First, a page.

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I would like to avoid making suggested edits on poor edit candidate posts, as discussed in this post.

There does not appear to be much advice here on how to select a good candidate post for making a suggested edit. The general advice "don't polish a turd" is good, however it does not tell us what we should try to polish. I would like to come up with some simple rules that a <2K editor can follow to identify good edit candidates.

For the sake of this discussion, let's take it for granted that the <2K editor has some competence, etc., in the domain of the posts that they are thinking of editing.

Good Candidate Posts for suggested edits

Obviously, Nice Questions and Nice Answers (those with a score of 10 or more) are good candidates for editing as the community has acknowledged that they are useful.

But is it a good idea to make a suggested edit on a high scoring post?

An analysis of the Suggested Edits data in SEDE shows that the rejection rate for suggested edits in 2023 is as follows:

Analysis of Suggested Edits for 2023:

Score Posts Accepted Rejected Rejection Rate
0 46464 40925 5539 12%
1 15818 13653 2165 14%
2 6156 5082 1074 17%
3 3166 2523 643 20%
4 2081 1635 446 21%
5 1455 1128 327 22%
6 1102 836 266 24%
7 882 661 221 25%
8 737 552 185 25%
9 623 479 144 23%
10-19 3518 2559 959 27%
20-29 1618 1153 465 29%
30-39 1000 681 319 32%
40-49 707 478 229 32%
50-59 517 336 181 35%
60-69 384 257 127 33%
70-79 306 185 121 40%
80-89 281 182 99 35%
90-99 227 144 83 37%
100-199 1197 738 459 38%
200-299 537 326 211 39%
300-399 280 162 118 42%
400-499 173 91 82 47%
500-599 111 63 48 43%
600-699 102 51 51 50%
700-799 72 40 32 44%
800-899 38 21 17 45%
900-999 44 23 21 48%

From this analysis, posts with a score of 3 have a rejection rate of about 20%, whereas posts with a score of about 30 have a rejection rate of about 30% and posts with a score of more than 100 have a rejection rate of about 40%, reaching almost 50% at a score of 1,000.

It therefore seems to be a good idea to avoid making suggested edits on high scoring posts as the probability of rejection is far higher (unless you have gained some experience and already have a good acceptance rate).

The post score used in the above table is the current score whereas the score may well have been different when the suggested edit was made. I am not sure if it is possible to extract the post score at the time the suggested edit was made in SEDE.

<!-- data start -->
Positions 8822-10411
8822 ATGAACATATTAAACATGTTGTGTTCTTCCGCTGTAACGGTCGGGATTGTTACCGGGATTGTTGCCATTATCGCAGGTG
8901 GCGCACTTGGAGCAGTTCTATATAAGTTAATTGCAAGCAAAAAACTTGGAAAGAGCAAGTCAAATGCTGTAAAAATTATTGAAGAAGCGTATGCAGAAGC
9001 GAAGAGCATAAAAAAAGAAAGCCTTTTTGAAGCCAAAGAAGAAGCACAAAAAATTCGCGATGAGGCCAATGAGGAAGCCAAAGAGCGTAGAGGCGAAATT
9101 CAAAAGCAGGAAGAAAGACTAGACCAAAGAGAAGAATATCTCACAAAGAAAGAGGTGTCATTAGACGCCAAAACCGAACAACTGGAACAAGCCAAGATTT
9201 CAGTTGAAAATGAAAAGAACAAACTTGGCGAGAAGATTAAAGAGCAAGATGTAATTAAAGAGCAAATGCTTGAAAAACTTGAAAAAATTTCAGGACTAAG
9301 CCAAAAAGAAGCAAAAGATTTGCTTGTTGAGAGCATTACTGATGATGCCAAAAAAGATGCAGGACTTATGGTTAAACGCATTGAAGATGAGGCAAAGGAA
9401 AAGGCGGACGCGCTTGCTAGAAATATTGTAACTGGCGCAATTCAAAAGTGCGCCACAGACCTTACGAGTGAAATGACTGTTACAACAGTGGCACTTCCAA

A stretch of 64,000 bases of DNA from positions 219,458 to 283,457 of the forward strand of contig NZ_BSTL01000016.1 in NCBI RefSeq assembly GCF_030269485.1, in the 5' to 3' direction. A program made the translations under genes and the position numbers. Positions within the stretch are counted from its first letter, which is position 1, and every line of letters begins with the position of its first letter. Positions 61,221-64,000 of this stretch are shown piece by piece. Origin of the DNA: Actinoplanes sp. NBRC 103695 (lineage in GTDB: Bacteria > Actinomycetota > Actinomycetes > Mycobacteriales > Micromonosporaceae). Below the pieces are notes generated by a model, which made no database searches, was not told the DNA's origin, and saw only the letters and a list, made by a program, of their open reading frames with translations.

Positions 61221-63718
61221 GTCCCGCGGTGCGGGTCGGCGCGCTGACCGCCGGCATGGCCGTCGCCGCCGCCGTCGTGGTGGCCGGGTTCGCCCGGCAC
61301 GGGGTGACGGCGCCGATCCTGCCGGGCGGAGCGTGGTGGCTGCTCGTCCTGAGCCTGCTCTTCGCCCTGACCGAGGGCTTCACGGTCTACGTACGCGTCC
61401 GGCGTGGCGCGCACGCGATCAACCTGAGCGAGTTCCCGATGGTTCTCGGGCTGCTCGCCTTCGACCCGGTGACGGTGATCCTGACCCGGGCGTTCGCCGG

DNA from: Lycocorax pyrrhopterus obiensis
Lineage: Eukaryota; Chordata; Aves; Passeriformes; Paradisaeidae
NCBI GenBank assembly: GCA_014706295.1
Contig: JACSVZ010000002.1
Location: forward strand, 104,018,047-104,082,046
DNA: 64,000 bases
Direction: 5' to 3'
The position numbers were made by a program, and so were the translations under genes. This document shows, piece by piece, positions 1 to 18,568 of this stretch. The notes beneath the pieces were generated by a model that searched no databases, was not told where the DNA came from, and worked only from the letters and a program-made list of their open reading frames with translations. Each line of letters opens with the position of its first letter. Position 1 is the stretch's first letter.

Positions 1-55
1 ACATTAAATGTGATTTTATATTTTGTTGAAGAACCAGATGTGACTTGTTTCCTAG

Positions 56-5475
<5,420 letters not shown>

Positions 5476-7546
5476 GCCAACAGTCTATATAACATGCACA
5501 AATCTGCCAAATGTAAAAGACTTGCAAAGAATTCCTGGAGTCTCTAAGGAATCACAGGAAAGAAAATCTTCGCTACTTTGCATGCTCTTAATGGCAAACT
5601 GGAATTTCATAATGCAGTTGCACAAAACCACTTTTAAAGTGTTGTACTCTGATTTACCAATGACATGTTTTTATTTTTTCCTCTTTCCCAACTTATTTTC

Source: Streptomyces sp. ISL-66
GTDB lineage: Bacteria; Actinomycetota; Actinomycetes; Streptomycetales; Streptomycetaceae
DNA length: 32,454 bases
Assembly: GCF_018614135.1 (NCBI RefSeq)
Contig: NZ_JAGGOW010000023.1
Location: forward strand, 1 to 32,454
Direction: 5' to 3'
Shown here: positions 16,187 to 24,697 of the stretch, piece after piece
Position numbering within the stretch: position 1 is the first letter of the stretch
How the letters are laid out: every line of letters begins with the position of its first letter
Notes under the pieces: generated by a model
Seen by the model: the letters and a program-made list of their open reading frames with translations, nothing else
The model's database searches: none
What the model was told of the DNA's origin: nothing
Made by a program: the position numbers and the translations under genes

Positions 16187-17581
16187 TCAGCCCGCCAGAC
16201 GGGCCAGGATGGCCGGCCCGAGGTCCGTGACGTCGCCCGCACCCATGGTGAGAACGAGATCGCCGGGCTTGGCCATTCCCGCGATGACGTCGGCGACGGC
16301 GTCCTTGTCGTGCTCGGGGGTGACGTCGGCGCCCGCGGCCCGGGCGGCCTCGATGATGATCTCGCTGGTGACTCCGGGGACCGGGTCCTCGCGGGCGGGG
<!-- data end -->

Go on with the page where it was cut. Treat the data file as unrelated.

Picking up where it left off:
Poor Candidate Posts for suggested edits

At the other end, posts with a negative score are most probably poor edit candidate posts. They are probably on their way to being closed or deleted.

Similarly, posts with a zero score may well be poor edit candidates. Since no one has voted them up or down yet (or users are voting both up and down), we may well assume that the community has not made up its mind about those posts, so it may be advisable to avoid editing them too.

Looking at the above table, we may wonder why the majority of suggested edits have been made on zero score posts (and then accepted at an acceptance rate of 88%).

What about posts with a score of 1? If only one person has upvoted a post then it is probably too early to assume that the community has made up its mind about the post.

So what else can we take into consideration?

  • The score of the question if the post is an answer
  • The score of the answer(s) if the post is a question
  • How many answers does the post have (and whether those answers have been upvoted)
  • The number of views of the question
  • The age of the post
  • Does a question have an accepted answer
  • Has an answer been accepted
  • How many comments does the post have

If the edited post is deleted then you will lose your +2 reputation, however this answer reminds us that you won't lose your reputation from a suggested edit if the post is 60 or more days old and has a score of 3 or higher.

We could also consider the fact that the Archaeologist badge is rewarded for editing posts more than 6 months old.